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Articles by Section - Columnists


Charleston's compassion

A black church, a maladjusted white kid, and the nation moaning, "My God, not again." A few selected politicians, firm believers in the theory of 'never let a good crisis go to waste', exploited the tragedy to push for more gun control on law abiding citizens. Shame on them. Thankfully, the majority of politicians did the decent thing by grieving with the rest of the country and graciously keeping their mouths shut. Condolences and heart-felt words for the fallen were and always will be a proper and suitable way to express sympathy for a heartbreak such as Charleston.

June 28, 2015 | Pete Mecca | Columnists


Prejudice wrong belief system, but not part of country's DNA

Long before last week's killings in Charleston, South Carolina, which appear to have been motivated by racial hatred, at least one expert in belief systems wrote that a person's prejudices can be changed.

June 28, 2015 | Jackie Gingrich Cushman | Columnists


Five young men can define a successful life

Five young men, ages 18 to 23. Two college graduates. Two currently attending college. The youngest headed that way this fall. All good students. All excellent athletes. All standing resolutely before a large assemblage to pay tribute to their grandfather, Rob Neely, who passed away recently after a courageous battle with cancer. And what a tribute it was.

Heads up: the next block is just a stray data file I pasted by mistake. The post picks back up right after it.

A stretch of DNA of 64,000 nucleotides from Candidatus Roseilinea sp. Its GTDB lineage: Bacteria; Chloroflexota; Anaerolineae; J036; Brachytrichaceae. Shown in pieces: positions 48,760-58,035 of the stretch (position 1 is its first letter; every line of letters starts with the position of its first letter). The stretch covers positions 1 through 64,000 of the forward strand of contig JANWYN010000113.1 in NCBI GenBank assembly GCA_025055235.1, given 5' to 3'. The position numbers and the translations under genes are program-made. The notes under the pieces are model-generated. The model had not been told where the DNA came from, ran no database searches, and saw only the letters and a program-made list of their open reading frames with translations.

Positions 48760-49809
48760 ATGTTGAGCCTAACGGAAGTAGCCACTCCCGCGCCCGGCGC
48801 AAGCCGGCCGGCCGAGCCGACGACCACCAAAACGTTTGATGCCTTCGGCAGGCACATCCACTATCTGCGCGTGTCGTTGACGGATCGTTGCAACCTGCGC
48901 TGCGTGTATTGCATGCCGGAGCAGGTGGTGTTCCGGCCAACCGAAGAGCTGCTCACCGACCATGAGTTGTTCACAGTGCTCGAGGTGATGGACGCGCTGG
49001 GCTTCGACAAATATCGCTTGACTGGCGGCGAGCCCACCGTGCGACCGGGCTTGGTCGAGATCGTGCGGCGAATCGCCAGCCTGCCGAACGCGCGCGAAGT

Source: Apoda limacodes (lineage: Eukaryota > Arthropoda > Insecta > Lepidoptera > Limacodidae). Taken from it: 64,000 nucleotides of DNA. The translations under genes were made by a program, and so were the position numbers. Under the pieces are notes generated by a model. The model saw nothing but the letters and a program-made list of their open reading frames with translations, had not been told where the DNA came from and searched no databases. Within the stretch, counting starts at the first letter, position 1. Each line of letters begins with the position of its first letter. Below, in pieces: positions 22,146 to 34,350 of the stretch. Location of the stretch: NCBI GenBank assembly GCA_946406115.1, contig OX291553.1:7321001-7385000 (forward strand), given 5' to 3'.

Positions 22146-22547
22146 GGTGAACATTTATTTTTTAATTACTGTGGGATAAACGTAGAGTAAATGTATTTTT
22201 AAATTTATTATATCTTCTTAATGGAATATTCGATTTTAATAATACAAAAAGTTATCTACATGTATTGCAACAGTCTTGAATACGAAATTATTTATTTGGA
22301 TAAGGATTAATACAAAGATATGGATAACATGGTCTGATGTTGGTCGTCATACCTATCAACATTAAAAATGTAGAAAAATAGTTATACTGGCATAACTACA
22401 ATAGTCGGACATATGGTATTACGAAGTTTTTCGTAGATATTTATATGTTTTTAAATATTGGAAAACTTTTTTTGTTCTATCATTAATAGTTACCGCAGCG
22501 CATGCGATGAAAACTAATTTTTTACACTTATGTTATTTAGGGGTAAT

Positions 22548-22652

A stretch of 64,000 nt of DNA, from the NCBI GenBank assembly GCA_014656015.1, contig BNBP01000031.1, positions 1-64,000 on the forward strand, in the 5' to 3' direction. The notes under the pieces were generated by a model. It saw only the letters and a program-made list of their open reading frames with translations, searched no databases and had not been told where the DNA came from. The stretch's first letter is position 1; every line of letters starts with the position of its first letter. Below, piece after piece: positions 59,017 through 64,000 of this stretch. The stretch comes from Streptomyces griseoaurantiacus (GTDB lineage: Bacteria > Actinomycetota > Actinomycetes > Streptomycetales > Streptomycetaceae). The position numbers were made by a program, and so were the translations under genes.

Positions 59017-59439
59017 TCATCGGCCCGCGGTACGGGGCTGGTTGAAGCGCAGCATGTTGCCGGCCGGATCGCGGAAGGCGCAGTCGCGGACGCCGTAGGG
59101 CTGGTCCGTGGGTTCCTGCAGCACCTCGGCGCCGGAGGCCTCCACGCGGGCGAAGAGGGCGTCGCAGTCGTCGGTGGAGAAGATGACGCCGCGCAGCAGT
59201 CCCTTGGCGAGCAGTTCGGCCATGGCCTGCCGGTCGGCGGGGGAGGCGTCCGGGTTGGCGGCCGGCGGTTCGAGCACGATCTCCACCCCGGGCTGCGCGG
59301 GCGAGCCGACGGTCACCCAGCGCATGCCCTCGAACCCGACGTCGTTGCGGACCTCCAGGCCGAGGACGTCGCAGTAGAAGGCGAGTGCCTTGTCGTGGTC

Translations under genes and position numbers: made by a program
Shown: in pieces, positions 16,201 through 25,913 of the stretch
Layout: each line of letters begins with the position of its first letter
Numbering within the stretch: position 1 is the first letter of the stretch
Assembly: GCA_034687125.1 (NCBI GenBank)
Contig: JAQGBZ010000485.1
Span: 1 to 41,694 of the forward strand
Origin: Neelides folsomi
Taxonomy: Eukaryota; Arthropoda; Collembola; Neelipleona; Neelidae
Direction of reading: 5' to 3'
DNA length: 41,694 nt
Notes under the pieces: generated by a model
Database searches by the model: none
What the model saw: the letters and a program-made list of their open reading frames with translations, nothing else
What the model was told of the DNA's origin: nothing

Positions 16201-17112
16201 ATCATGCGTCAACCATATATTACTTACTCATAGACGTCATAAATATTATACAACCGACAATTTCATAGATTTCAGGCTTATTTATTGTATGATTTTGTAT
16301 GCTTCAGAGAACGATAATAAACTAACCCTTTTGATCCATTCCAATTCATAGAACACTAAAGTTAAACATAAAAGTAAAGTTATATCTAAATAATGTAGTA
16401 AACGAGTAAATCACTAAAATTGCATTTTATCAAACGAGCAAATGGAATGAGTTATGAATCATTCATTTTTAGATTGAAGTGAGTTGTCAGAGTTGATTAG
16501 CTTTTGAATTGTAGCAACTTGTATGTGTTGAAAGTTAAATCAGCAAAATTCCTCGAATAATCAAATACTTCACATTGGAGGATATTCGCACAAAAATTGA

June 28, 2015 | Dick Yarbrough | Columnists


States don’t have rights, people have rights

Next week, we'll be celebrating the 239th anniversary of the signing of the Declaration of Independence. The eloquent cries for freedom and equality voiced in that properly revered document have become what professors Sid Milkis and Marc Landy call the "American Creed." It's a belief that all of us have the right to do whatever we want with our lives so long as we don't interfere with the right of others to do the same.

June 28, 2015 | Scott Rasmussen | Columnists


You're what you say you are

Rachel A. Dolezal, the recently resigned president of the Spokane, Washington, office of the NAACP, has come under a bit of controversy. Both of her parents are white, but for eight years, Dolezal claimed that she was black. In addition to her role as president of an NAACP chapter, Dolezal was an instructor of Africana studies at Eastern Washington University.